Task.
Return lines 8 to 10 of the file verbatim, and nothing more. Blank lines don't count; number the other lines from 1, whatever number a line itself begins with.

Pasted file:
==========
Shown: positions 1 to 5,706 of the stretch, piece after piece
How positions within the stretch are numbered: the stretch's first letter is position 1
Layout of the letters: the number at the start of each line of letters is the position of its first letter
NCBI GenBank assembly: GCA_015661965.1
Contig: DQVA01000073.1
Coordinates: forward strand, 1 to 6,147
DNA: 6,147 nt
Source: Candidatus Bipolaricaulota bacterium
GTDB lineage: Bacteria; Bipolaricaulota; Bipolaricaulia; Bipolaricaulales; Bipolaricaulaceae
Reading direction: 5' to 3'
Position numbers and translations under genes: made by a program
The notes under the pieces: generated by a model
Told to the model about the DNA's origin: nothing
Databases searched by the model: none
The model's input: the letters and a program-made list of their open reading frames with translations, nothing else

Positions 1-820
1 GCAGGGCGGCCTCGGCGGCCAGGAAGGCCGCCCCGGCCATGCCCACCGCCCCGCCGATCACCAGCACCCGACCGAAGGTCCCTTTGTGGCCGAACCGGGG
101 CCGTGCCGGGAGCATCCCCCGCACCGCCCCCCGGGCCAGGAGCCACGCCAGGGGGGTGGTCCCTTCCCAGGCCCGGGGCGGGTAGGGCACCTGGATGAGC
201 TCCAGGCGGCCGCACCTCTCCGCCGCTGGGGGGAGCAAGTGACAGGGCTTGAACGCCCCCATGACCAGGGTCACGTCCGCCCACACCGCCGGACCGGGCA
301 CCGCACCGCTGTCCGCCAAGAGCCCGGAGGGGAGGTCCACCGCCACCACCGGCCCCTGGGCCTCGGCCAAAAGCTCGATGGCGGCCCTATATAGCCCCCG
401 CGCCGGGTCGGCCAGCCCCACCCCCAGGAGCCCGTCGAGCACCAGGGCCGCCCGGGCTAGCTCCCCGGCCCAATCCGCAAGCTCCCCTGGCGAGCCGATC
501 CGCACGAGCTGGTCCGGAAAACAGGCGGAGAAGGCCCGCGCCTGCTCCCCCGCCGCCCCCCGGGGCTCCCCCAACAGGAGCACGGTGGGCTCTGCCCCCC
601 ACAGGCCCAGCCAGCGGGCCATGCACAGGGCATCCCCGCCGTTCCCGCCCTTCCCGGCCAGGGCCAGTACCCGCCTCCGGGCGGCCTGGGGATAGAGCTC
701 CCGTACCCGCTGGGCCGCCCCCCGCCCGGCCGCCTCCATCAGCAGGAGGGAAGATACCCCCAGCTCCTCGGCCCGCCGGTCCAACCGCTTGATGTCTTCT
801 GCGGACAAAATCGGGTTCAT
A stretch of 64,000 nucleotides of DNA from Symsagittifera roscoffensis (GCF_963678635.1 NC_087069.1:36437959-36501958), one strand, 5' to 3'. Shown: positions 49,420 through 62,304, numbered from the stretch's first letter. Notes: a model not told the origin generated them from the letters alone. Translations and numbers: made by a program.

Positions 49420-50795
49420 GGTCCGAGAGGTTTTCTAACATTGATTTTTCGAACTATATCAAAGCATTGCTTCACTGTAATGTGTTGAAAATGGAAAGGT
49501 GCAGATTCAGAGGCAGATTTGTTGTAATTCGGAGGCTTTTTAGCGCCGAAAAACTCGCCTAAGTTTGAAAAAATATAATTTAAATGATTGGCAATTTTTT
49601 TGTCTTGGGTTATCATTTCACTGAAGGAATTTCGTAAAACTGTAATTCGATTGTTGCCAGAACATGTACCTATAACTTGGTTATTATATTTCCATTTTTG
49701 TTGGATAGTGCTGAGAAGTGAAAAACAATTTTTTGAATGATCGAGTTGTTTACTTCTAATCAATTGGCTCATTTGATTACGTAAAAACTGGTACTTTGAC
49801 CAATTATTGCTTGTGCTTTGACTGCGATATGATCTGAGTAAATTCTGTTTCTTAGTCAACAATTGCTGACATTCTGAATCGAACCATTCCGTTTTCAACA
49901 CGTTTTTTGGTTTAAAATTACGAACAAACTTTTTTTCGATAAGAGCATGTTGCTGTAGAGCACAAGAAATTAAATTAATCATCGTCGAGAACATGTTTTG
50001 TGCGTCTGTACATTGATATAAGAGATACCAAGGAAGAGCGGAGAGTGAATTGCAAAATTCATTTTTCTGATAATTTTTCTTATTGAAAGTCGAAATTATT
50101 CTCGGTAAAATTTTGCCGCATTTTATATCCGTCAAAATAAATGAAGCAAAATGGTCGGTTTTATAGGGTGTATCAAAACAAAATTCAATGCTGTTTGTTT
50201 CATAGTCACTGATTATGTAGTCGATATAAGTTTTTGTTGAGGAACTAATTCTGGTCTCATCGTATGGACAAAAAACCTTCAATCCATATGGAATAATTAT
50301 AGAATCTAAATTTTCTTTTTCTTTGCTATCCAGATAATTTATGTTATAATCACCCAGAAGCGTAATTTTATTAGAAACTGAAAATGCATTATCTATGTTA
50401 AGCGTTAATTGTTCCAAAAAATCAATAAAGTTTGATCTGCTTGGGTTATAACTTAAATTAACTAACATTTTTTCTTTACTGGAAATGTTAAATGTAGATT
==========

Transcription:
Source: Candidatus Bipolaricaulota bacterium
GTDB lineage: Bacteria; Bipolaricaulota; Bipolaricaulia; Bipolaricaulales; Bipolaricaulaceae
Reading direction: 5' to 3'